A quote from Steve Albini in the Sept/Oct 2004 issue of Tokion:
“Well, I think the ’90s created an artificial inflation of attention on music…I think that was a really bad cultural influence. Because it raised the possibility that bands could do that sort of music as a career, and I think that was a very destructive influence. Music is good when there are no consequences for failure, when people are doing it for its own sake. If someone is counting on it as a paycheck, then all of the reasons for doing it, and every single decision after that, becomes a questionable one.”
The same thing can be said about Shibuya-kei and Japan: the neo-Shibuya-kei crew are all convinced that they can make a living as musicians doing a genre originally created as anti-Jpop. At this point in time, the Japanese music business barely provides for anyone outside of the top mainstream level of success, and this in turn is just making the younger bands act more explicitly commercial, instead of the more reasonable alternative: giving up on the financial side of things.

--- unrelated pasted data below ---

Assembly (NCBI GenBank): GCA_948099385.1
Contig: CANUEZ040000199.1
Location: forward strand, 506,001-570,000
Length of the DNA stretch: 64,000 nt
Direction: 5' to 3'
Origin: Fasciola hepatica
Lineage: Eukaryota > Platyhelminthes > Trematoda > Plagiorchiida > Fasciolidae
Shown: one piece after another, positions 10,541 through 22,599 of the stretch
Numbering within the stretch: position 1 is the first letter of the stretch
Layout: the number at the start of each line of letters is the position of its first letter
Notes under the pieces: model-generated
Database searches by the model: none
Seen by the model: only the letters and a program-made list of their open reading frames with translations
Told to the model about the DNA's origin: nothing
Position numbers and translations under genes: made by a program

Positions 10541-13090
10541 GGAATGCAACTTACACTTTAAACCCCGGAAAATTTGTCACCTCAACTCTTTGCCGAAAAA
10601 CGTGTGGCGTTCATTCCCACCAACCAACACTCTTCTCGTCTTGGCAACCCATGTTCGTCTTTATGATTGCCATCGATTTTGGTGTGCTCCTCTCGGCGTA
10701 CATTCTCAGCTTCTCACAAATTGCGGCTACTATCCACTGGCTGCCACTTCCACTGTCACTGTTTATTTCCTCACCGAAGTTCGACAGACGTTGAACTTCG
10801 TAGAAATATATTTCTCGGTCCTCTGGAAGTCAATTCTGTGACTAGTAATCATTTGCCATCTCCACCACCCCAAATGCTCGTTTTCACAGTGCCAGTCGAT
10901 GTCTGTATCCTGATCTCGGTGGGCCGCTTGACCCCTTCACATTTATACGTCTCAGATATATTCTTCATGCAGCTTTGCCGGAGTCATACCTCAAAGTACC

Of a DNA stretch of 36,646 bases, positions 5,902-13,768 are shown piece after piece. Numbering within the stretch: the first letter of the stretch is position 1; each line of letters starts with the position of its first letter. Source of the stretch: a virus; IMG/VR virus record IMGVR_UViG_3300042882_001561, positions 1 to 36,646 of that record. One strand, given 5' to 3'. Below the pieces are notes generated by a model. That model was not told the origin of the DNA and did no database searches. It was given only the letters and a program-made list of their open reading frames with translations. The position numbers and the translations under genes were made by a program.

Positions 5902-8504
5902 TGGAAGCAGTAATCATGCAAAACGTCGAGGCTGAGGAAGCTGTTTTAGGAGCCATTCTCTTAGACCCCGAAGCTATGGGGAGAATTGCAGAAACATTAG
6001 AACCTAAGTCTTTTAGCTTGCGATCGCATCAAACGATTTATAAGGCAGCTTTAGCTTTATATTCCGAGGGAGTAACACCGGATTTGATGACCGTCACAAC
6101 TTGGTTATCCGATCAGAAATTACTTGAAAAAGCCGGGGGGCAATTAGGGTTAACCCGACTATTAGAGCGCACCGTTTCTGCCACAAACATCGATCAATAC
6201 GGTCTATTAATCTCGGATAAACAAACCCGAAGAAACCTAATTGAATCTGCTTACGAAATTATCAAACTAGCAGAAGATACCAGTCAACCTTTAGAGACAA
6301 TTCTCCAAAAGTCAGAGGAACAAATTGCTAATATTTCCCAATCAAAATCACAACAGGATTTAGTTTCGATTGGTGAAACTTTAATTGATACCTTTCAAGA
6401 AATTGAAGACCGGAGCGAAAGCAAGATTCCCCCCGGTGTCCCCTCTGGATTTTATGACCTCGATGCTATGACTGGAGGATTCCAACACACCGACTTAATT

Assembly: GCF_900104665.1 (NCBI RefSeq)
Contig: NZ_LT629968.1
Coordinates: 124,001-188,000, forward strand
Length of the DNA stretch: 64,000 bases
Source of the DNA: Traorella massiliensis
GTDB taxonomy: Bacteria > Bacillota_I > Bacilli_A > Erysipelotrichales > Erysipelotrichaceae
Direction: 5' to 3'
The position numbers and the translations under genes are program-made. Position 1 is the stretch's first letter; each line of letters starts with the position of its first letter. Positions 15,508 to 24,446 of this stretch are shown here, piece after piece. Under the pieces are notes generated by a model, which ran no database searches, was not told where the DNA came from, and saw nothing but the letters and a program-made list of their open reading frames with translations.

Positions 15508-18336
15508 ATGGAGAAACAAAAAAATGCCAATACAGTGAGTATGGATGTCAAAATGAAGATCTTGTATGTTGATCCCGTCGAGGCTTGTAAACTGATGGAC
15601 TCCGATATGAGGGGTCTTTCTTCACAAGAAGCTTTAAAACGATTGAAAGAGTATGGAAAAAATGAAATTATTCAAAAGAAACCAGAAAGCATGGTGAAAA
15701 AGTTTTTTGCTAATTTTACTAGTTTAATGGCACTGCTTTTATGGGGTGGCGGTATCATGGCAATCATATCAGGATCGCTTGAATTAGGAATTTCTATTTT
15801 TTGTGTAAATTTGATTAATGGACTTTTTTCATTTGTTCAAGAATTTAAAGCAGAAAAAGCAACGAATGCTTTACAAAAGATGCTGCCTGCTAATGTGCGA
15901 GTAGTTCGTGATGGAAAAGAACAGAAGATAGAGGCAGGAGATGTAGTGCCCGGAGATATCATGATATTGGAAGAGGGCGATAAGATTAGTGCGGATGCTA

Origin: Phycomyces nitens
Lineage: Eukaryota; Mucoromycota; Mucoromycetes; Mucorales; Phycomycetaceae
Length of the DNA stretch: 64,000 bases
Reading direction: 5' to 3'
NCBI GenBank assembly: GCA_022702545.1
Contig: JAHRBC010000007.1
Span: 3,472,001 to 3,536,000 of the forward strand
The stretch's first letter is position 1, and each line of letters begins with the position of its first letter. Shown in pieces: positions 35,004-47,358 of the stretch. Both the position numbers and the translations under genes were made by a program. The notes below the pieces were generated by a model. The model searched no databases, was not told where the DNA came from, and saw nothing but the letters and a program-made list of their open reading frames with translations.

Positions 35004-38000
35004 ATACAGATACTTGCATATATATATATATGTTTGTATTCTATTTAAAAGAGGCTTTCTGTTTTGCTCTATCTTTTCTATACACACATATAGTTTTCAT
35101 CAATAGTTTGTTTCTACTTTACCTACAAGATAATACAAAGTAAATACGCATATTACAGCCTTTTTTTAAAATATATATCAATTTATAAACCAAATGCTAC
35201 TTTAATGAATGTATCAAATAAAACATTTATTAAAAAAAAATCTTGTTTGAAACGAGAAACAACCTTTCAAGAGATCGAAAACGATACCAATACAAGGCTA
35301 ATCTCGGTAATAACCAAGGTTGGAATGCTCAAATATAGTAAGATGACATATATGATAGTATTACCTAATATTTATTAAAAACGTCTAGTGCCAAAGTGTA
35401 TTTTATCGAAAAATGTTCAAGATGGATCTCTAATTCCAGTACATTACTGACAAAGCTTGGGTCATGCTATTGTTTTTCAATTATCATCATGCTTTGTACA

I’ve been to way too many gigs in this city where the ticket prices are very high for completely unknown acts, and the overall focus is selling CDs and other goods in the stalls at the entrance. I’m not as dogmatically “anti-sellout” as Mr. Albini, but I do think that commercialism and self-marketing should at least be as hidden as much as possible to not interfere with the music. If you’re going to pander for money, at least do it with a quiet dignity.